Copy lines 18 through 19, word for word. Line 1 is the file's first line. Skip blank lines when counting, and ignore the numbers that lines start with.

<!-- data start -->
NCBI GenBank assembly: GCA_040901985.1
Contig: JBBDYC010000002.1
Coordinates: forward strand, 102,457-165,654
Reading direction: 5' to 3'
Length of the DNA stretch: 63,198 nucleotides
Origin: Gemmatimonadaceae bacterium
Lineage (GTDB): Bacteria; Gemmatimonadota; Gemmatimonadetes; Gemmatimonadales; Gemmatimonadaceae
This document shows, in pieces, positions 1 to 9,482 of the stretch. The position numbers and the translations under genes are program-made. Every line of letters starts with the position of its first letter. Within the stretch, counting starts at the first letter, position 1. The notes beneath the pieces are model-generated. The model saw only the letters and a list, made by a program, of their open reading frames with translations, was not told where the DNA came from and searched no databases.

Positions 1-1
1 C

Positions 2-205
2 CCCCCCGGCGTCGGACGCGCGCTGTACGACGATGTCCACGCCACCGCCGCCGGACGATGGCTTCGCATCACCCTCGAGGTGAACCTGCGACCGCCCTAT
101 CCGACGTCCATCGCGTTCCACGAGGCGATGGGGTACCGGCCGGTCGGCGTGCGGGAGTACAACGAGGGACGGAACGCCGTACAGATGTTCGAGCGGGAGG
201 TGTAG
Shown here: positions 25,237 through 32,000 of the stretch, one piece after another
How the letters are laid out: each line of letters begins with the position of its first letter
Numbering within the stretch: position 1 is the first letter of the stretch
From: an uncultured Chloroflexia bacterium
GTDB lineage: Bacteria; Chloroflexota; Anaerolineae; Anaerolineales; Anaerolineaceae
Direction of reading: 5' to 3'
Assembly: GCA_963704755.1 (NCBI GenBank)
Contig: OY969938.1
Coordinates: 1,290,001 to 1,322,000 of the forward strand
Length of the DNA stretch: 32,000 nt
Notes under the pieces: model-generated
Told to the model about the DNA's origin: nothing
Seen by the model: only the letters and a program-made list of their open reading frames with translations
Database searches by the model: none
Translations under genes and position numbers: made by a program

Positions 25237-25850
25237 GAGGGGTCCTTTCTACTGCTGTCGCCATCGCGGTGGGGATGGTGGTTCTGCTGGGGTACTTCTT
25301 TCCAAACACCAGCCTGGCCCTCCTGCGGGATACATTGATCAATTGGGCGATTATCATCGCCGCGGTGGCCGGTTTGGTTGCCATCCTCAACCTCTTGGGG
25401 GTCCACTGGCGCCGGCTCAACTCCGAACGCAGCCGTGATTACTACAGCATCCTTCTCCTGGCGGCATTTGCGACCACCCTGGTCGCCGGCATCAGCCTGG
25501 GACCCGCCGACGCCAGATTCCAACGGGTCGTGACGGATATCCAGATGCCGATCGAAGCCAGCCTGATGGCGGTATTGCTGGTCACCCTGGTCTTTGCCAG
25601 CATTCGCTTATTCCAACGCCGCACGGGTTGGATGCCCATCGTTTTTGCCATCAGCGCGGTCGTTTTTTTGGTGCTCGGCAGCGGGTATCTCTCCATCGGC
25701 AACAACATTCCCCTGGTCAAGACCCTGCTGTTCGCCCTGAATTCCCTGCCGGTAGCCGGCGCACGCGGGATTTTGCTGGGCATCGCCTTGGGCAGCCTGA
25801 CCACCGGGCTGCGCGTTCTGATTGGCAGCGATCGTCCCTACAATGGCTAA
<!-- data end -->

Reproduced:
From: an uncultured Chloroflexia bacterium
GTDB lineage: Bacteria; Chloroflexota; Anaerolineae; Anaerolineales; Anaerolineaceae